What is the correlation between denaturalization and national identity or values? Were individuals denaturalized because their actions or identity (ethnic or political) were deemed incompatible with the values of the nation? Or are other questions at play in this debate?

In the U.S. denaturalization was, first, the main instrument for the progressive transfer of naturalization authority from states’ courts to the federal government, where it belongs today. The conditionality of citizenship emerged at the same time: naturalized individuals could also be stripped of their citizenship for activities perceived as un-American. In 1909 Emma Goldman was the first and perhaps best-known person denaturalized on political grounds. She was soon joined by Socialists, Communists, and Nazis, but also by Asian-Americans. In France, denaturalization has occurred because of radical opinions. In Vichy France, 7,000 Jews were denaturalized before some of them were deported to extermination camps.


How has the political debate surrounding immigration changed since the election of President François Hollande? If noticeable changes have occurred, what impact has the Socialist government had? Has the European debt crisis averted public attention from this occasionally ‘hot’ political topic?

There have been no big changes in immigration policy since Hollande’s election – only a less divisive approach toward minorities: new instructions to timidly reopen the gates of naturalization, which decreased 50 percent in the final two years of Sarkozy’s presidency. In some ways this is understandable. After all, Sarkozy wanted an immigration system which would have resembled the ethnic quotas system that existed in the U.S. during the interwar period. However, he could not get a majority to do it, so he had to keep working within the legal frame he inherited from the left; for example, he legalized more than 30,000 undocumented immigrants per year, like the left, but did his best to make the status of legal immigrants more fragile and more precarious. Ten months after the government of François Hollande took power, this has not really changed.


How has the European Union and, more specifically, the Schengen Agreement (that allowed for the borderless circulation of citizens from participating nations) altered the debate on immigration? Has an acceptance of intra-European immigration resulted? Has a European “national identity” emerged, or have efforts been made to forge one?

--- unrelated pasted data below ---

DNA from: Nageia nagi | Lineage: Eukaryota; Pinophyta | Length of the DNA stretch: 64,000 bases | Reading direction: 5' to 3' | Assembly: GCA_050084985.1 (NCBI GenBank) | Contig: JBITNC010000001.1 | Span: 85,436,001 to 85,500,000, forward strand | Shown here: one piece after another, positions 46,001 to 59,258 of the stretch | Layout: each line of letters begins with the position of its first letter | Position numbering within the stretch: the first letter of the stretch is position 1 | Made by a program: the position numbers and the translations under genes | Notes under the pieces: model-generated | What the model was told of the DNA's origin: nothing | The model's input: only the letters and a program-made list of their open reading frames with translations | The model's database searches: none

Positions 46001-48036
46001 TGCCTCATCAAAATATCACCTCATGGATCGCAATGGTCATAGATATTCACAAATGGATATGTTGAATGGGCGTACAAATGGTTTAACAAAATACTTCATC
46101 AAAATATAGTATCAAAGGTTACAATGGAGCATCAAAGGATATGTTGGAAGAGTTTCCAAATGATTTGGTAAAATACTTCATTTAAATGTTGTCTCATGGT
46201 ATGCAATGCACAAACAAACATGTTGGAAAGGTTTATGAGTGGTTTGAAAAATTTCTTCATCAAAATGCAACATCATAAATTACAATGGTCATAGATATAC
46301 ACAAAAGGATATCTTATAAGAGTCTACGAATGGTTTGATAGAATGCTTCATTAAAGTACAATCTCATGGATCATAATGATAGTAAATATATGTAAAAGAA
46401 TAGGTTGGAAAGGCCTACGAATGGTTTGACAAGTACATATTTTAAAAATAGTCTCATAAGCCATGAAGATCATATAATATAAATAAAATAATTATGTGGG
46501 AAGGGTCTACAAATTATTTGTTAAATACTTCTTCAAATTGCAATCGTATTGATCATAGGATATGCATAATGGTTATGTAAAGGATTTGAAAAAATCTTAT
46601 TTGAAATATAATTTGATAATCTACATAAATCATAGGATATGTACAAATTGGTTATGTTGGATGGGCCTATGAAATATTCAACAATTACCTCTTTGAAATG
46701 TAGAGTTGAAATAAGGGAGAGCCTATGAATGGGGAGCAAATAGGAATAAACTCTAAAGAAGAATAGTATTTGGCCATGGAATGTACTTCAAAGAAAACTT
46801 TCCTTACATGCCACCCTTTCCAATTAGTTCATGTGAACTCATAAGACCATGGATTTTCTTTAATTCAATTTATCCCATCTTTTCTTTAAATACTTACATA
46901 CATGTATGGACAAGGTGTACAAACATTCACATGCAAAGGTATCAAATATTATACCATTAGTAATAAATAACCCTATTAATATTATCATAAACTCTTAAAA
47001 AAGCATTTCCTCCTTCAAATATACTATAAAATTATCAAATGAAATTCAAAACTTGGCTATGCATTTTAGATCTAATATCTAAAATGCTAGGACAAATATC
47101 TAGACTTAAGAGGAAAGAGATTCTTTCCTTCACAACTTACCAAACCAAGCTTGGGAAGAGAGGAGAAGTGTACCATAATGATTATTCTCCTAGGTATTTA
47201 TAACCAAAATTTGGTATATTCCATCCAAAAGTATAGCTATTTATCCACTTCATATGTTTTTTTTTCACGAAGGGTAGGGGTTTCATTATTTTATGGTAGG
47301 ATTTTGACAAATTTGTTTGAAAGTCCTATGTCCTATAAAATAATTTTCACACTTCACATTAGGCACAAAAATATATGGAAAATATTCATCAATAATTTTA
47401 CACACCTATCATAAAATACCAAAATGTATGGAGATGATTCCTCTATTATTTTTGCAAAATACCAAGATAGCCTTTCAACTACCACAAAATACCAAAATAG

The intra-European migration phenomenon has been too small – except in the U.K. – to have an impact on the identity of Europe. But the current crisis might change that: because unemployment is in the south of Europe and jobs are in Germany. For economic and demographic reasons some kind of mass migration could occur which could reshuffle European identity, but this is all occurring at a time when national egos seem to be dangerous for Europe.


You have taught at a number of U.S. institutions. What has been your experience in teaching at American universities, as opposed to French universities? What is the most striking difference between our two nations’ educational systems?

American universities provide professors and students with a much better environment for research and study. But for the latter, they are far more expensive than their French counterparts. American students participate in class much more than French students. It reflects different teaching practices: the U.S. is more interactive, which I prefer.


You have written several books that have inspired others and informed debate on an array of issues. What book has had a true impact on your thinking or your life in general?

I would like to mention two books that have had an important impact on my thinking and my work. First, “We the People” by Bruce Ackerman, which masterfully mixes law, history and political science to describe and interpret the political history of the United States in the last two centuries in a way no French scholar has ever done for our own history. Second, “Vichy France” by Robert Paxton is a tour de force. Addressing the most difficult period of the 20th century in France, a foreigner has written the indispensable treatment of the subject both by mastering the global trends present during the time and by expertly assembling the many details which coalesced during those years. Both works are examples of macro-history. “The Sovereign Citizen” is a micro-history. But when I was losing confidence in my capacity as a foreigner to understand and produce a good history of this unknown American topic, Paxton’s work was the reference that would wake me up and push me forward. And Ackerman’s special mixture of law, history, and political science was always my guide.